Preventing the Next Tragedy: Surfside Condo Collapse May Spur Building Code Changes

The sudden collapse of Champlain Towers South, the 12-story Surfside condo, may inspire changes to the Florida Building Code. While everything is up in the air as investigations into the building collapse continue, this would hardly be the first time that tragedy led to a new and improved building code, as reported by the Miami Herald.

The Birth of the 40-Year Recertification Process

Nearly 50 years ago, a downtown Miami office building under lease by the Drug Enforcement Administration abruptly collapsed, killing seven. Per the Herald, this is when the 40-year recertification process was born: Miami-Dade County started to require all buildings to be recertified once they turned 40 years old, and then again every 10 years after that.

The Champlain Towers South condo board was in the middle of its 40-year recertification at the time of the deadly collapse. In fact, it had started the process early. Sadly, however, its members became preoccupied with the cost of the required repairs and put them off for about three years.

Cocoa Beach Building Collapse & Threshold Inspectors

Another major tragedy that spurred changes to the building code was the devastating collapse of a 5-story condo under construction in Cocoa Beach. A total of 11 workers were killed and dozens were injured. According to the Herald, this 1981 Brevard County collapse led state engineers to draft a law that would make threshold inspections a requirement. It did not take too long to have the bill signed into law.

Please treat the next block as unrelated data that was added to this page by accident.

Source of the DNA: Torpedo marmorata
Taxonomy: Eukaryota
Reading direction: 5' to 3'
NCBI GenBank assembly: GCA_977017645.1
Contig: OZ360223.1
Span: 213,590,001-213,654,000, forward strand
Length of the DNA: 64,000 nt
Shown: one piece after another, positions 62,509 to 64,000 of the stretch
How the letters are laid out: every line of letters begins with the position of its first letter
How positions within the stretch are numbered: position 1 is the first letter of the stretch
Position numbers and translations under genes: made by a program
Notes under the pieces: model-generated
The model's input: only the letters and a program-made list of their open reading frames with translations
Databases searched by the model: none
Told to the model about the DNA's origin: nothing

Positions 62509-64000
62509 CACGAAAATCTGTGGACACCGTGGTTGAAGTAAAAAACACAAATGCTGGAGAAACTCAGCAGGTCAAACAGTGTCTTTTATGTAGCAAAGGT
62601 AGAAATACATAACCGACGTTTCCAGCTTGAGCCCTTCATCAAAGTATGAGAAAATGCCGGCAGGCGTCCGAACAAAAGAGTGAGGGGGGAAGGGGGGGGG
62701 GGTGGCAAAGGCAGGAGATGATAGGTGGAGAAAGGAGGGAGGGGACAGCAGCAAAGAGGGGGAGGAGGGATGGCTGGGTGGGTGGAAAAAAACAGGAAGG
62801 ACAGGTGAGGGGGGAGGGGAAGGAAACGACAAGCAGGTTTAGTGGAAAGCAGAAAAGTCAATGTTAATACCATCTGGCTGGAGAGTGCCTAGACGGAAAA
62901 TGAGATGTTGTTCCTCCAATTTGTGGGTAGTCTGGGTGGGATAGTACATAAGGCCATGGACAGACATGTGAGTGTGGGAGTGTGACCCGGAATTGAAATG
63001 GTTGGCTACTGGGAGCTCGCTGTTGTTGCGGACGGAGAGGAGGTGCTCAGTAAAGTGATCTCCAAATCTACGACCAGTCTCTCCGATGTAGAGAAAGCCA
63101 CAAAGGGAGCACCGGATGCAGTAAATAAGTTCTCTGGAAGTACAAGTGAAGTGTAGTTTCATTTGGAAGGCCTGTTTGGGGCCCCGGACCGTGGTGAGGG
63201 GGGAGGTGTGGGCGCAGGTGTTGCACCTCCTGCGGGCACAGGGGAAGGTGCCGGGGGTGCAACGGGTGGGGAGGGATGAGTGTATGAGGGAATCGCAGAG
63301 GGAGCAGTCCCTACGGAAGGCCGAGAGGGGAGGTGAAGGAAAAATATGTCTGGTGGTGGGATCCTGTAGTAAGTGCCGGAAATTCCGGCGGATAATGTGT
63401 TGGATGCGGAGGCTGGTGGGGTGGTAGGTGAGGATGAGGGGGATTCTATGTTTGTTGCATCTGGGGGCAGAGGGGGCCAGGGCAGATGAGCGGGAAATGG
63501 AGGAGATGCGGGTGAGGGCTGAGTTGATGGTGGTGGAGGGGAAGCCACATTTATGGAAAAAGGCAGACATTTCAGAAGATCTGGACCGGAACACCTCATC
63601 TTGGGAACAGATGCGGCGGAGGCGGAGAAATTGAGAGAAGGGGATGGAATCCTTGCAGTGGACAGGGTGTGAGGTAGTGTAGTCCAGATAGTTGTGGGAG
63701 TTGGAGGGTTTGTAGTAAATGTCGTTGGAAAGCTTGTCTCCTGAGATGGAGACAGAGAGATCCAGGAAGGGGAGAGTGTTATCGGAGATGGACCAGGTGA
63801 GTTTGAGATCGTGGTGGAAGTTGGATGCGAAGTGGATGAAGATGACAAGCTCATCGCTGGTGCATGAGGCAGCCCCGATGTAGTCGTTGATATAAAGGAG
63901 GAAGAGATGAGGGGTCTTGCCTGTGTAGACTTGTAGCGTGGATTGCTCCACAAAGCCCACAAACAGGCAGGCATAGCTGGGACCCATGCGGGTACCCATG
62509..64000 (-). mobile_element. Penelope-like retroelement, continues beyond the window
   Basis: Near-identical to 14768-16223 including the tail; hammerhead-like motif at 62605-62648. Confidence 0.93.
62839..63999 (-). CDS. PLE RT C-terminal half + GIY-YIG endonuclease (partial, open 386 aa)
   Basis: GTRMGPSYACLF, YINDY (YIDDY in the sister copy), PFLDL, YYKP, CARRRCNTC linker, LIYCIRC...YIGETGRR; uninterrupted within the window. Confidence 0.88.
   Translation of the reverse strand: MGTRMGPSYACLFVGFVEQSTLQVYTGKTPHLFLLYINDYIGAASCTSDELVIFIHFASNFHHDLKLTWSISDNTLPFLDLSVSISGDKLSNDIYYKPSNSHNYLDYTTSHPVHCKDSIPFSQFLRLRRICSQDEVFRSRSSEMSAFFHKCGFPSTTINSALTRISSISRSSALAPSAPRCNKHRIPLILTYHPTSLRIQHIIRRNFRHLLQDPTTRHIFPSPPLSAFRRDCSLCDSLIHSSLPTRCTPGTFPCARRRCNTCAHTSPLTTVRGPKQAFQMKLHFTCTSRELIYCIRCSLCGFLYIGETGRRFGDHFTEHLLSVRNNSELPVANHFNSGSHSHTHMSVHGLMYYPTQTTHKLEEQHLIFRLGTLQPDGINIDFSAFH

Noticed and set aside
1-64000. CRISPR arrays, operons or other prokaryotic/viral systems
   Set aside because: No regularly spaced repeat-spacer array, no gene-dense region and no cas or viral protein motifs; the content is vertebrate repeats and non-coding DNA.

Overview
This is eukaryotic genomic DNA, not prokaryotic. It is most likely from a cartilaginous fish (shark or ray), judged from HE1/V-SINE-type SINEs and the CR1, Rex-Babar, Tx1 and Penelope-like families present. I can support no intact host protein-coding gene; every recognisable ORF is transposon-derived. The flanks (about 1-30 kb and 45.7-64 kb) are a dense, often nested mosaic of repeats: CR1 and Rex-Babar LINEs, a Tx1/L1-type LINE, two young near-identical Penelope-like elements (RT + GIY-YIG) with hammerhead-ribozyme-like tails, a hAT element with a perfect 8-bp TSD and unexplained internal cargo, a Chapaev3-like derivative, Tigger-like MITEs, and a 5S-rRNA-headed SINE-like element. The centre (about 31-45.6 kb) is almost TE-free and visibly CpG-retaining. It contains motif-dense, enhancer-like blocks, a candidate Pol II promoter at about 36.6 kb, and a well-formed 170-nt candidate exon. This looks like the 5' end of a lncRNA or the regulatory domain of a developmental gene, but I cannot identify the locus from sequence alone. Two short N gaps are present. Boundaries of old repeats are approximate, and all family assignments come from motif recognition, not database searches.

A threshold inspection is a review in which an engineer ensures that the construction of a building is in line with the building code. This creates an extra quality assurance step for construction work, particularly in regard to the placement of rebar (reinforcing steel) before concrete is poured. Engineers must obtain a special license to conduct these inspections.

Natural Disasters Often Spark Change

Natural disasters are perhaps some of the most obvious tragedies that have changed the state building code. For example, in 1992, Hurricane Andrew led to a host of building code revisions that impacted how roofs, windows, walls, and doors are constructed.

““[These revisions] required better materials, stronger materials, bigger columns,” said Gregg Schlesinger, a general contractor and attorney, in conversation with the Herald. “The structural integrity of the building envelope had to be increased.”

Champlain Towers South Was Not up to Code

Certain aspects of Champlain Towers South’s design were up to code at the time; other aspects were not. And as the building code was updated and strengthened, the condo board at Champlain Towers South failed to keep up.

“The owners of the building must maintain their building,” Schlesinger told the Herald. “If they don’t, they are negligent.”

Both a Miami-Dade grand jury and the National Institute of Standards and Technology are set to investigate the Surfside condo collapse. It is highly likely that any recommendations, including potential policy changes, will be made only after these investigations are concluded.

If You’ve Been Impacted by the Surfside Condo Collapse, Call (954) 467-8800

We at Schlesinger Law Offices, P.A. are fighting tirelessly to win justice for those affected by the Surfside condo collapse. If you or someone you love has been injured or displaced, learn about your legal rights in a free consultation with a Fort Lauderdale attorney. You could be entitled to compensation.

Contact Schlesinger Law Offices, P.A. online today to book a free consultation.


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